Flashback: Jeffrey Wright, the Shaft interview


Watching the Casino Royale DVD this week, it dawned on me that I have interviewed two of the film’s supporting stars in the past.

Eva Green (Vesper Lynd) was on the press junket for Kingdom of Heaven (2005) — though I admittedly didn’t use any of her quotes when I wrote up my junket report — and I did a phoner with Jeffrey Wright (Felix Leiter) in connection with Shaft (2000).

Here is the article that came out of that phoner:

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Interview: Jeffrey Wright in Shaft

by Peter T. Chattaway

It’s a rare actor who can steal a movie from a charismatic star like Samuel L. Jackson, but Jeffrey Wright may have pulled it off in Shaft. The actor, best known in film circles for his starring role in Basquiat, has won raves for his performance as Latino drug lord Peoples Hernandez.

The character was originally conceived as a sort of secondary villain; Peoples is hired by Walter Wade, a rich white bigot played by Christian Bale, to find and kill the cocktail waitress who saw Walter murder a black man. But Wright’s funny, deadly take on the character led the filmmakers to beef up his role while cutting back on some of his co-stars’ scenes.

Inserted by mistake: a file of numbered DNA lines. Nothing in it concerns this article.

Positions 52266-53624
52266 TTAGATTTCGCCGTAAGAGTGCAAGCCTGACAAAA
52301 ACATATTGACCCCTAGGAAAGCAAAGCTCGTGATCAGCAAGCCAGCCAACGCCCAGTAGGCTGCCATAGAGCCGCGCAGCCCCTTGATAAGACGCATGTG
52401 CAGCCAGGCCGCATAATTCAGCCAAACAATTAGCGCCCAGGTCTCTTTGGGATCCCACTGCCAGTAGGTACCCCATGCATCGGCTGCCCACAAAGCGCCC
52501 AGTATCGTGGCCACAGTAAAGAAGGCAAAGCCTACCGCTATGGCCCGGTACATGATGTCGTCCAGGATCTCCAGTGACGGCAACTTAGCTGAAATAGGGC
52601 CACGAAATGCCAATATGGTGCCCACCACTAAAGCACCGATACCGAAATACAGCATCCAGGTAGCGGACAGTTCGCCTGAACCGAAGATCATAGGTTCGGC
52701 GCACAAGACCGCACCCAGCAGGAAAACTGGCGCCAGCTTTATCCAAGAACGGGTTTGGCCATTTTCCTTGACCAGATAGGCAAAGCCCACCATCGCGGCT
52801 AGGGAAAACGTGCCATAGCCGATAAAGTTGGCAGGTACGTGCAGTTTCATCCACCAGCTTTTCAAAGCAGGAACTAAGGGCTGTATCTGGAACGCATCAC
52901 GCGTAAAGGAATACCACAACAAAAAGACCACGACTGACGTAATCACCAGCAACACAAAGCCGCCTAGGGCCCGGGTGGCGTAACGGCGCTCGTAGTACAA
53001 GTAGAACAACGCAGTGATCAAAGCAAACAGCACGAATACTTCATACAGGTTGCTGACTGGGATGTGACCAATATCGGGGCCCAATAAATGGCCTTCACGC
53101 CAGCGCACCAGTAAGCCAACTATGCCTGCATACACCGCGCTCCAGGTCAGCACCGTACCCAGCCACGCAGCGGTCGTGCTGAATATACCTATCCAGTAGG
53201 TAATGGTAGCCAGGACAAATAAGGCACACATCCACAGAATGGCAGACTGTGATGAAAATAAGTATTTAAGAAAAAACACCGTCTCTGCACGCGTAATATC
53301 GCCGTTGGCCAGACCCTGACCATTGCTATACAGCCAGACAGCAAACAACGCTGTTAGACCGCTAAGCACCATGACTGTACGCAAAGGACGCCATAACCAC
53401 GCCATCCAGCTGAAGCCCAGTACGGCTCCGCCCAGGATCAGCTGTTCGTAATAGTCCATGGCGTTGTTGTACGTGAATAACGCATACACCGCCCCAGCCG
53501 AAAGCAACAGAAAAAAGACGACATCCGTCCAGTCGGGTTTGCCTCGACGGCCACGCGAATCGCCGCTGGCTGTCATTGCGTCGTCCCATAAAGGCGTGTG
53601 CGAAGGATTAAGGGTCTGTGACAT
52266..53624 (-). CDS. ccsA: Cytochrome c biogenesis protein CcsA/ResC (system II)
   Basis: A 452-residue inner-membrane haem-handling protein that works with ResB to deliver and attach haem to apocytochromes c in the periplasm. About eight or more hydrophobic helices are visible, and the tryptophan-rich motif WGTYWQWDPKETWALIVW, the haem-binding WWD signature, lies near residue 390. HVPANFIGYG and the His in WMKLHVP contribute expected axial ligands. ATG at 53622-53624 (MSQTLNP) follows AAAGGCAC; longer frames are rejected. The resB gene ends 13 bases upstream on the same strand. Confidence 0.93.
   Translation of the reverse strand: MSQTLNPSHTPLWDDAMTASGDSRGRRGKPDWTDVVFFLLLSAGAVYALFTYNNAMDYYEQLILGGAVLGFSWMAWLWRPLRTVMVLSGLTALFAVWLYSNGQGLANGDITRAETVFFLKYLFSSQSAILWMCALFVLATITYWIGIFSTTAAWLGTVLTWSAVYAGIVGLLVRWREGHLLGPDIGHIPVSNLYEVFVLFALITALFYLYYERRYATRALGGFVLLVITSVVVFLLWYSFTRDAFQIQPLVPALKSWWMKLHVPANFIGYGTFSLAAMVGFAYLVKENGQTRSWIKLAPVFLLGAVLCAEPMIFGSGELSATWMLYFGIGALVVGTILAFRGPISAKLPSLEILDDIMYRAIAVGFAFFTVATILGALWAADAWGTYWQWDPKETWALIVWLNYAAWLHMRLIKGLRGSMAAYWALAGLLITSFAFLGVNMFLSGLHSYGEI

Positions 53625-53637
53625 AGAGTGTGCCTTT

Wright, in a phone interview from Toronto, says he was only six years old when the original Shaft, directed by Gordon Parks, came out in 1971. “I was a little too young for ‘the black dick who was a sex machine to all the chicks,’” says Wright, who is part African-American and part Native (“And I even admit to a thimbleful of European, that being Irish”).

“But I do remember the aura that was created around it, and I vividly recall driving my mother to the edge by pulling pots and pans out of her kitchen cupboards and banging on them to the soundtrack, trying to create that high-hat riff. It made a really deep cultural impact at the time. For black folks particularly, it was the first time they’d seen a hero in a film like this that was drawn as they would draw it.